Taiping Houkui can be mainly divided into three kinds by its production methods. They are Nie Jian, Li Jian and Bu Jian respectively. Now, Nie Jian and Bu Jian Houkui are the commonly found ones on the market. Among them, Nie Jian is almost entirely handmade. Five people can only make 500grams finished tea for more than 1 hour so for the same raw material, if it is made into Nie Jian, the price would be the highest. Li Jian is the almost handmade Taiping Houkui. Machine is usually used in the procedure of Sha Qing (fixation) for Li Jian Houkui.

Bu Jian Houkui is partly hand made. Machine is not only used in the procedure of Sha Qing(fixation) but also in Li Tiao (Shaping) so Bu Jian Houkui appears to be neater and thinner in appearance than Li Jian and Nie Jian and people can easily tell it apart. Bu Jian Houkui is much lower in price and inferior in taste and flavor than its counterparts of Nie Jian and Li Jian if made of the same fresh tealeaves while considering the wide price gap, people may think Bu Jian is a good choice.

Except the three main kinds, sometimes we can find another kind called as Kui Jian on the market. There is no strict requirement for the length, size of the fresh tealeaves to produce Kui Jian so the finished Kui Jian doesn't appears to be as uniform as Nie Jian or Bu Jian. It is usually produced by tea farmers in a casual way sometimes even with picked tealeaves from the remote abandoned tea gardens while you may find very good Kui Jian Houkui but unfortunately it is an unpredictable thing.

Some people may think Bu Jian Houkui is light in taste. That is because Bu Jian Houkui is thin and has a large size so people may throw less amount of tea when brewing it, causing it light in taste.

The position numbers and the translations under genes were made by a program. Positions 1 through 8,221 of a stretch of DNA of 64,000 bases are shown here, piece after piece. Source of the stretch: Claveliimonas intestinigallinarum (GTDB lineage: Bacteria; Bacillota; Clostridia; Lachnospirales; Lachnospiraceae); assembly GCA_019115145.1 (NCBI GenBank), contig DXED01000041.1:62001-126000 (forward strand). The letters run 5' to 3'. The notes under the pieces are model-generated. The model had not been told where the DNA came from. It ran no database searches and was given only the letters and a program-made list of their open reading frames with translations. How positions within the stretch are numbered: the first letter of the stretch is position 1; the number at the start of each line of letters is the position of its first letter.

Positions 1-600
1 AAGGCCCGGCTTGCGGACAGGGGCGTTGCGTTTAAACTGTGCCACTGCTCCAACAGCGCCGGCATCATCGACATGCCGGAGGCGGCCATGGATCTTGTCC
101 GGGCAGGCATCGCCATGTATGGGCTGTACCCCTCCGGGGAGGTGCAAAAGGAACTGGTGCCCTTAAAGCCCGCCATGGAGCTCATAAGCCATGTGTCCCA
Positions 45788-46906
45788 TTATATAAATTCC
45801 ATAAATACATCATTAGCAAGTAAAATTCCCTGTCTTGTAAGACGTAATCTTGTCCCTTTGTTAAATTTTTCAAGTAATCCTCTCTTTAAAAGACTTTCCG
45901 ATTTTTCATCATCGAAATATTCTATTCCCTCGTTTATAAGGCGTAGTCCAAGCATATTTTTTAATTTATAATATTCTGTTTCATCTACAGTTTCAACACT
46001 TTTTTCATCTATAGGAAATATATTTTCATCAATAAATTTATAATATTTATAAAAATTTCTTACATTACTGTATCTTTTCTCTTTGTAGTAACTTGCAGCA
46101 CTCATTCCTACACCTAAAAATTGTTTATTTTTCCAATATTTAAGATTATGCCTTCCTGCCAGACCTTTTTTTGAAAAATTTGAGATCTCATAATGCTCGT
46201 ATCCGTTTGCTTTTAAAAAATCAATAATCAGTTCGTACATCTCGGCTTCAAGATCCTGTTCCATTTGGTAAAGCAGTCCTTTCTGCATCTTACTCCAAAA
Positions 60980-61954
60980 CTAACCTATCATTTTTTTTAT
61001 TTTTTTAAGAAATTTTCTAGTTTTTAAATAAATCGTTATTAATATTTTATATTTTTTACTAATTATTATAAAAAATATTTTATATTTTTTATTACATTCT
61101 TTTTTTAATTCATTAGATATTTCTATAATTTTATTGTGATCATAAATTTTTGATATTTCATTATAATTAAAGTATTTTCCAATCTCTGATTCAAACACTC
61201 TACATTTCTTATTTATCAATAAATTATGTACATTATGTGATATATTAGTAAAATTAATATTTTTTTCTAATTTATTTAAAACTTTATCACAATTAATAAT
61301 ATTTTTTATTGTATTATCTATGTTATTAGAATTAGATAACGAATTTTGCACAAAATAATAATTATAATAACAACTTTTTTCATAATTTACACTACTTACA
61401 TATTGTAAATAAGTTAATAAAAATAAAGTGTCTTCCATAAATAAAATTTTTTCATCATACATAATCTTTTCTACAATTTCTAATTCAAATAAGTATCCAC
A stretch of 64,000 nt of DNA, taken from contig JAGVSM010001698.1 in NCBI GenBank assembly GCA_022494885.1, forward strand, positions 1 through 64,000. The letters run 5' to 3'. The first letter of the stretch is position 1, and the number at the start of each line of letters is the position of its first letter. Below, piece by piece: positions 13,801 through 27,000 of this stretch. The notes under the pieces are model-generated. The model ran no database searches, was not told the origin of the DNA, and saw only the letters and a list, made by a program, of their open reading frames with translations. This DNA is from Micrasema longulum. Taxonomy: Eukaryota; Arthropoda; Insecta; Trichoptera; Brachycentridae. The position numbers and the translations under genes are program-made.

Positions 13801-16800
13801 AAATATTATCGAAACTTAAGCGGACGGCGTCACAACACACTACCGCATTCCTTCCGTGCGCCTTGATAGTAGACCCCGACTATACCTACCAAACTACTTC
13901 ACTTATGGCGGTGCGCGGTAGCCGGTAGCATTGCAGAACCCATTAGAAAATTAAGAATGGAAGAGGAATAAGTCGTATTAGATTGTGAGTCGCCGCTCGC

Quite a number of vendors would show Nie Jian or Li Jian Houkui to you and acclaim they are authentic Taiping Houkui. Is it true? No, Nie Jian, Li Jian or Bu Jian is just defined by its production methods but the authenticity is mainly decided by its producing area. Hou Kui produced from Hou Keng, the core producing area, is mostly Nie Jian but there are still a great deal of Bu Jian Houkui produced in Xinming Township, the original place of Taiping Houkui.

We can see grid marks on the leaves of Nie Jian and Li Jian Houkui. Some vendors take advantage of it and said they are the proof of hand-made authentic Houkui. It is another misleading statement. The grid marks were formed during the procedure of baking. Usually, if there are the grid marks existing, you can only say they are probably Nie Jian or Li Jian Houkui but as we said before, they can't prove its authenticity.

Another common misconception is that Nie Jian is necessarily much expensive than BuJian. It isn't. The main factors deciding the price include producing area, harvesting time and production method so you can't compare the tea price by only considering one or two factors

Nie Jian Houkui捏尖猴魁:

The Nie Jian Houkui in the photos is produced in Hou Keng, Xinming towenship. As Nie Jian Houkui is entirely handmade, it is the highest in price among all the kinds when produced in the same area at the same time. We only purchase small amount of Nie Jian Hou Kui of Hou Keng  for our regular customers each year It is a luxury tea. Nie Jian Houkui of Hou Keng is between USD600 to USD1000/KG during recent years while there are also a great deal of Nie Jian Hou kui from other parts of Xinming township around USD99/KG on the market.

Li Jian Houkui理尖猴魁:

Bu Jian Houkui布尖猴魁:

Kui Jian魁尖):

Related Posts of Taiping Houkui:

The Core Original Place of Taiping Hou Kui